Movie adaptations have ranged everywhere from comic books and short stories to 80s television shows and journal articles, but never have we seen (nor should we have seen coming) a horror movie based on a podcast.
But a little over a year ago writer/director Kevin Smith and producer and co-host Scott Mosier sat down and recorded what would essentially be Tusk, then known only as “SModcast #259: The Walrus and the Carpenter.” Now only fifteen months later we have the cinematic realization of a conversation that started as merely a joke, however the film itself has become much more than joke and proves that Kevin Smith is above all else, a great storyteller.
Justin Long plays Wallace Bryton, a podcaster for the Not-See Party (yes, and it runs dry fairly quickly), who goes on mini-adventures to meet interesting people and relay their stories to Teddy Craft (Haley Joel Osment), Wallace’s co-host. It’s on one of these trips to Canada in search of a YouTube sensation who accidentally cut off his own leg, that Wallace sees a flyer above his urinal and becomes engrossed in its unusual and unsettling content. He sets off to find its author, Howard Howe (Michael Parks), a man who is willing to share his home at no (monetary) cost, except the lodger is required to behave as a walrus in addition to wearing a costume resembling the mammal for a mere two hours each day.
The film has some problems, but where it lets us down is its tone-shifting and crude humor, it excels in execution and originality towards the genre. Once we surpass the dick jokes in the set-up and meet the walrus-lover himself, Michael Parks owns every scene he is in. Playing a man who has had many adventures – from meeting Ernest Hemingway to befriending a walrus – Parks channels Quint from Jaws (1975) while creating a distinctly haunting character all his own. Howard Howe can often seem humorous in his own utterly disturbing way, but like any pleasure he seeks, its only to amuse himself. Otherwise he’s downright sinister and we only come to find out what he’s truly capable of as our hero Wallace does, which is often too late.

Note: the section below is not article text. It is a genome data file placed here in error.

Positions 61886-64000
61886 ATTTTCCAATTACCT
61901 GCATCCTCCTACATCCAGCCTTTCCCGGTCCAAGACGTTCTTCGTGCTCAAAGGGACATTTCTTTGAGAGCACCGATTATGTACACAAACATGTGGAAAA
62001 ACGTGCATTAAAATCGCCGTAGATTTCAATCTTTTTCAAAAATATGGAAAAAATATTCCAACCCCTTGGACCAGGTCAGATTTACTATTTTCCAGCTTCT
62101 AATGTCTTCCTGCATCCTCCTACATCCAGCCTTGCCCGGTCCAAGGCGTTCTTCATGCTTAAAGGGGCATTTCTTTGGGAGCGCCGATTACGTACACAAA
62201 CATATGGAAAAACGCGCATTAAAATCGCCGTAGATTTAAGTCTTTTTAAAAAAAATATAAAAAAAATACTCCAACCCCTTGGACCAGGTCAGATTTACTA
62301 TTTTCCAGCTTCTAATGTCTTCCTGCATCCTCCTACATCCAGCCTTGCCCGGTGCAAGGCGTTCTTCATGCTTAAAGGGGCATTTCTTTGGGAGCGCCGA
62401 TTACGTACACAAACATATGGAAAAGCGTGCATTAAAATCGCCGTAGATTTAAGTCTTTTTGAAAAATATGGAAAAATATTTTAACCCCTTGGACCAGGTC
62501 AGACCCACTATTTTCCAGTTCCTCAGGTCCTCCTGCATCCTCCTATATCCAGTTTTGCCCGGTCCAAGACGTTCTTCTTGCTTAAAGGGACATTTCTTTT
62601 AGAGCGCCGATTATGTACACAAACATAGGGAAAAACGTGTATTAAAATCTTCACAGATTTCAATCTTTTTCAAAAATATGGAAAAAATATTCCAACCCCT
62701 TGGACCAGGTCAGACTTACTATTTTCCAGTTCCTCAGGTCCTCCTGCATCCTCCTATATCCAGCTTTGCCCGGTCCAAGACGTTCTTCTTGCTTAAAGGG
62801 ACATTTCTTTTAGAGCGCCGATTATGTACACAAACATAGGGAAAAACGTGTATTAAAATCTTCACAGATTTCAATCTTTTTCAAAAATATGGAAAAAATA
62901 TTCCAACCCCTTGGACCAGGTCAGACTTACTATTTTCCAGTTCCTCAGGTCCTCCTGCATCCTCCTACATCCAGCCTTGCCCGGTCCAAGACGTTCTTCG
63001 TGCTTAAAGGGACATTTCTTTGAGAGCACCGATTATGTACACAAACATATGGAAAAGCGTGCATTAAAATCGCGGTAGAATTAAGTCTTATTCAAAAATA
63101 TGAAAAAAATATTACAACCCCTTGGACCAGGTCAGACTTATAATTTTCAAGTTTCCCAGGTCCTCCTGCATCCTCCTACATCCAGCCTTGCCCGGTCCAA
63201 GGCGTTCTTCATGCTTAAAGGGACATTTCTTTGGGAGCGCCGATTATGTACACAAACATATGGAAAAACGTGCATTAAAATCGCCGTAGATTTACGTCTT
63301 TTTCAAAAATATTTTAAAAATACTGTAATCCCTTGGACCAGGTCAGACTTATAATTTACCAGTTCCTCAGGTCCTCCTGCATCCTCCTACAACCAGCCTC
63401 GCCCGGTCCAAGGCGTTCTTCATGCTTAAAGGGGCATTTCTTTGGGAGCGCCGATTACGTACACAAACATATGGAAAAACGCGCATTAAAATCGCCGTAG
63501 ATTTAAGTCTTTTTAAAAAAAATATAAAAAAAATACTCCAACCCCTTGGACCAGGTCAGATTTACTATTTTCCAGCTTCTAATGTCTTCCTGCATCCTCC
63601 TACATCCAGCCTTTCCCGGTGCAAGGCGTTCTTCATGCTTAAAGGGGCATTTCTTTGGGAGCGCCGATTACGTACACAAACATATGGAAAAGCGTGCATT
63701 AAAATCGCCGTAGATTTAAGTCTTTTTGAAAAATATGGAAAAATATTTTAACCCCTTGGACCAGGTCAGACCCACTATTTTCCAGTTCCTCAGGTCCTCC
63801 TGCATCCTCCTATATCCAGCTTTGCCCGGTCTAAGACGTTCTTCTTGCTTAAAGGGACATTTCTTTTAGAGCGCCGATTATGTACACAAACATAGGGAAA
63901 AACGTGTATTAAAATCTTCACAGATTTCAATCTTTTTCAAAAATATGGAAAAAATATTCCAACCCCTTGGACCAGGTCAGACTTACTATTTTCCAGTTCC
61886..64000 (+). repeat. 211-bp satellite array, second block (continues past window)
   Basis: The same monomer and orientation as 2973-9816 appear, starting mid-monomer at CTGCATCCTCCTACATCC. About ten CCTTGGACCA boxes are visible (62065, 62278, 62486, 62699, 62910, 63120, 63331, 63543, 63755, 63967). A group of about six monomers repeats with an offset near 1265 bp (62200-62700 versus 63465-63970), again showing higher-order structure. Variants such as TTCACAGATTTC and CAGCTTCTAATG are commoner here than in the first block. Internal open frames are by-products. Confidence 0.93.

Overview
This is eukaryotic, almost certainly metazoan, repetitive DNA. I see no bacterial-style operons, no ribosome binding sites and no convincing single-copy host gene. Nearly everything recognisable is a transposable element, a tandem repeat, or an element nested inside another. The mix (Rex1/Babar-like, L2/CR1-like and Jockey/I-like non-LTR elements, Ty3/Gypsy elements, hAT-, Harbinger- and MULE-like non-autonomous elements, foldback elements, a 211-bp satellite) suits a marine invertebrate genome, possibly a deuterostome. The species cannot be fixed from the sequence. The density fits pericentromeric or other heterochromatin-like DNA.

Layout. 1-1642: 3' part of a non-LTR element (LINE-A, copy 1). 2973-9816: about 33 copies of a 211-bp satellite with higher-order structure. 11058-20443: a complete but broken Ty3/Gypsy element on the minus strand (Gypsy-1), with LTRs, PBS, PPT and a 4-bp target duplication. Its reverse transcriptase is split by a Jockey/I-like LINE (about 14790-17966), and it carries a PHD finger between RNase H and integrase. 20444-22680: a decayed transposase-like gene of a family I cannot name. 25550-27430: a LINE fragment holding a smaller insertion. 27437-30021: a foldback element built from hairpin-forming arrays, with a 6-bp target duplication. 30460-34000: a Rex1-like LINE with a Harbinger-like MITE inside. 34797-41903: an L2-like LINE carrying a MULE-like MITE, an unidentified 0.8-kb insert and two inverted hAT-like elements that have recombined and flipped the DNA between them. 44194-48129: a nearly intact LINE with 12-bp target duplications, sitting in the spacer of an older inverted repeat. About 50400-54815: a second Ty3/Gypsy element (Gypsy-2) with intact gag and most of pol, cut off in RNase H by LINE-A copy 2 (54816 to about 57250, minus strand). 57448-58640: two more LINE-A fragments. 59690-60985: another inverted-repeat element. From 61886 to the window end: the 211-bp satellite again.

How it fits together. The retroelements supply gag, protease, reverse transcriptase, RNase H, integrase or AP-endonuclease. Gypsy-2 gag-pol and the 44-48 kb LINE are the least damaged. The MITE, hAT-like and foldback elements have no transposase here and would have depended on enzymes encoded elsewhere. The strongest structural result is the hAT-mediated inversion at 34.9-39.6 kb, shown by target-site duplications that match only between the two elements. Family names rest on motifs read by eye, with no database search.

Simply stated, this film is bizarre and to describe much more would only hurt the experience. And Tusk is truly one to experience. Although Smith has too much crude humor in the first act that seems to be an unnatural component by the end of the story, it’s the balance of dark humor, masterful dialogue and grotesque imagery throughout that makes this a must-see.
And now that it’s being reported everywhere, I think it’s safe to say that Johnny Depp makes an appearance in the third act and nearly steals the show (Parks is the master thief here, still) with his hilariously mesmerizing performance as the French-Canadian detective, Guy Lapointe.
Kevin Smith is back and will not go unnoticed. As the marketing suggest, Tusk is a “truly transformative tale,” which indeed is true, but nevermore so then for Smith himself. He’s proved here that can he can do more than a two-shot and a Star Wars joke, and I think he has plenty more to show. As for Tusk, it’s one of his best films – if even comparable within the context of his work – and not one to miss. [B]
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